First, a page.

Moreover, we live in a society that does not allow the average person leeway for failure. Even if taxi drivers came up with creative new goods and services, they usually have neither the capital nor the connections to bring them to fruition. There is no viable social safety net to rescue them, and as the latest Korean taxi negotiations show, their “representatives” are not representing their interests. The so-called Republic of Korea is more likely to represent business interests than facilitate the building of a social consensus around the issue of the 4th Industrial Revolution.
Ms. Shin says we need a “social agreement” before we blindly accept that all work will be automated. “Should we accept this, despite all the destruction it creates?” she asks. We need to question whether we want a future decided by business leaders. Expecting taxi drivers to work for minimum wage or quit and live on state benefits is in effect telling them to live in poverty. And that’s why they can’t help but hang their lives in this struggle.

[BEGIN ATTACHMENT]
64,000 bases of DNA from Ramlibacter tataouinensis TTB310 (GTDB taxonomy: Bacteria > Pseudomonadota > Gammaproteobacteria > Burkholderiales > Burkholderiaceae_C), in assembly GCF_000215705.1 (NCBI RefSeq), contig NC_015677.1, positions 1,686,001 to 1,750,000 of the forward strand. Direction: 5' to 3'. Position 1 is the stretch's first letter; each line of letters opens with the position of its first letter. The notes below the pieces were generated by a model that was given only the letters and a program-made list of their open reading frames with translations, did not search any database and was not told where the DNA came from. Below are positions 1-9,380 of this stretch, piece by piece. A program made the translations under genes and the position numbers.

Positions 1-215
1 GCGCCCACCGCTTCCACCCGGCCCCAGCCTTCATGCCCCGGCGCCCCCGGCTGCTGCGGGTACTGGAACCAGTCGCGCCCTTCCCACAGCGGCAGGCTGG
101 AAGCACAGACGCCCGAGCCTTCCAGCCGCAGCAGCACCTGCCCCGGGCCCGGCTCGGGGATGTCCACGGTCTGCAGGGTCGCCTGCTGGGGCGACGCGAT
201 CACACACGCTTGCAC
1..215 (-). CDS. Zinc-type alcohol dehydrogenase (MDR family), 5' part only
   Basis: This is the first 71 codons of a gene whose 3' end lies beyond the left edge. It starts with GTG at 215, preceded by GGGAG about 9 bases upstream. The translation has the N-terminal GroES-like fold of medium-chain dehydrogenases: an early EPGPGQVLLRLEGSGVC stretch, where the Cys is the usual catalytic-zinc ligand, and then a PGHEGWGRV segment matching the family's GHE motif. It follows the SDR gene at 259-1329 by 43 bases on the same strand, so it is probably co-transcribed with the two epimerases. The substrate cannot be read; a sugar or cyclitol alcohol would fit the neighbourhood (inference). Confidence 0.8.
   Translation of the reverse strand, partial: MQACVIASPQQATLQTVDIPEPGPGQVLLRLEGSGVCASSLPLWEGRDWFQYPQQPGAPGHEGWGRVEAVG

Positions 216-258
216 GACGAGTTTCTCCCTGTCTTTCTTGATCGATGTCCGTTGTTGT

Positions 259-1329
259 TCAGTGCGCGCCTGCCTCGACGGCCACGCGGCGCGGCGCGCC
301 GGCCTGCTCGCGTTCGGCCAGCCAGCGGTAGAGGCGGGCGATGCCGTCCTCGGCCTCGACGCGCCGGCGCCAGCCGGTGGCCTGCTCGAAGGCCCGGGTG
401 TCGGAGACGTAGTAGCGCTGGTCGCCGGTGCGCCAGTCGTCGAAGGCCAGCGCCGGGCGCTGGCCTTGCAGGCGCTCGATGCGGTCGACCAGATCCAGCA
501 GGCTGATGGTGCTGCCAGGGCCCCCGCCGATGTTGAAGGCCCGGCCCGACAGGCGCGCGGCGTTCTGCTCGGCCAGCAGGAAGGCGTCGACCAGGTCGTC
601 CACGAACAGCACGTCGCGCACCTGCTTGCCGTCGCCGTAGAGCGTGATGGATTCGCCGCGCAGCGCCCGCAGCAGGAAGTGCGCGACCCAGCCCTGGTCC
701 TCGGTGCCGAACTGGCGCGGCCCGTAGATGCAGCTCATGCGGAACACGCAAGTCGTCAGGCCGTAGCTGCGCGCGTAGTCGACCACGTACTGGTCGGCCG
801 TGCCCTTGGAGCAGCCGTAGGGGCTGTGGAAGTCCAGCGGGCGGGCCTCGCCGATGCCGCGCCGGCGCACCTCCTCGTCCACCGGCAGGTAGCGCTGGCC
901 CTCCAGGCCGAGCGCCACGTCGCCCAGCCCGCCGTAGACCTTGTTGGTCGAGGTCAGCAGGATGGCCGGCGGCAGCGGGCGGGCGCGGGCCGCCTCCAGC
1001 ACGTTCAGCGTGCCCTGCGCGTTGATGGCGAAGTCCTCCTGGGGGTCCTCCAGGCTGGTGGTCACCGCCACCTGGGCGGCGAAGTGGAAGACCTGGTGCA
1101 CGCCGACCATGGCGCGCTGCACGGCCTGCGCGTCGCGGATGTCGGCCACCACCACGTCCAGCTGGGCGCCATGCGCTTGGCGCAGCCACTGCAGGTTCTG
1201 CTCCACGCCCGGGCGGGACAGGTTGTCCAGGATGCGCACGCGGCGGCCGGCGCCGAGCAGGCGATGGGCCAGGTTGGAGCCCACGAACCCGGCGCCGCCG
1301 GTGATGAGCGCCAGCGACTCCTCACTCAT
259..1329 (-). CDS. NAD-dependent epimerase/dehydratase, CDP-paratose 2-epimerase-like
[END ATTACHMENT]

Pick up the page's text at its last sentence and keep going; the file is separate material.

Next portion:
- Tada is a rental car agency that uses freelance drivers on their platform. Current law strictly prohibits driving for compensation outside of the taxi system. Thus, Tada’s provision of a paid driver violates the law. Tada's freelance drivers would not be considered workers by law. Thus, they would be vulnerable to long hours and low pay. Furthermore, they are driving with personal car insurance which does not apply when driving commercially.
- According to the article, Meera Joshi, the city’s taxi commissioner, was at the vigil and urged drivers who are struggling emotionally to reach out to the city for help, making the suicide an individual mental health problem. In contrast, Victor Salazar, a taxi driver for more than 26 years, said, “We are right now in a very deep crisis. We must concentrate ourselves as workers and the people we are.”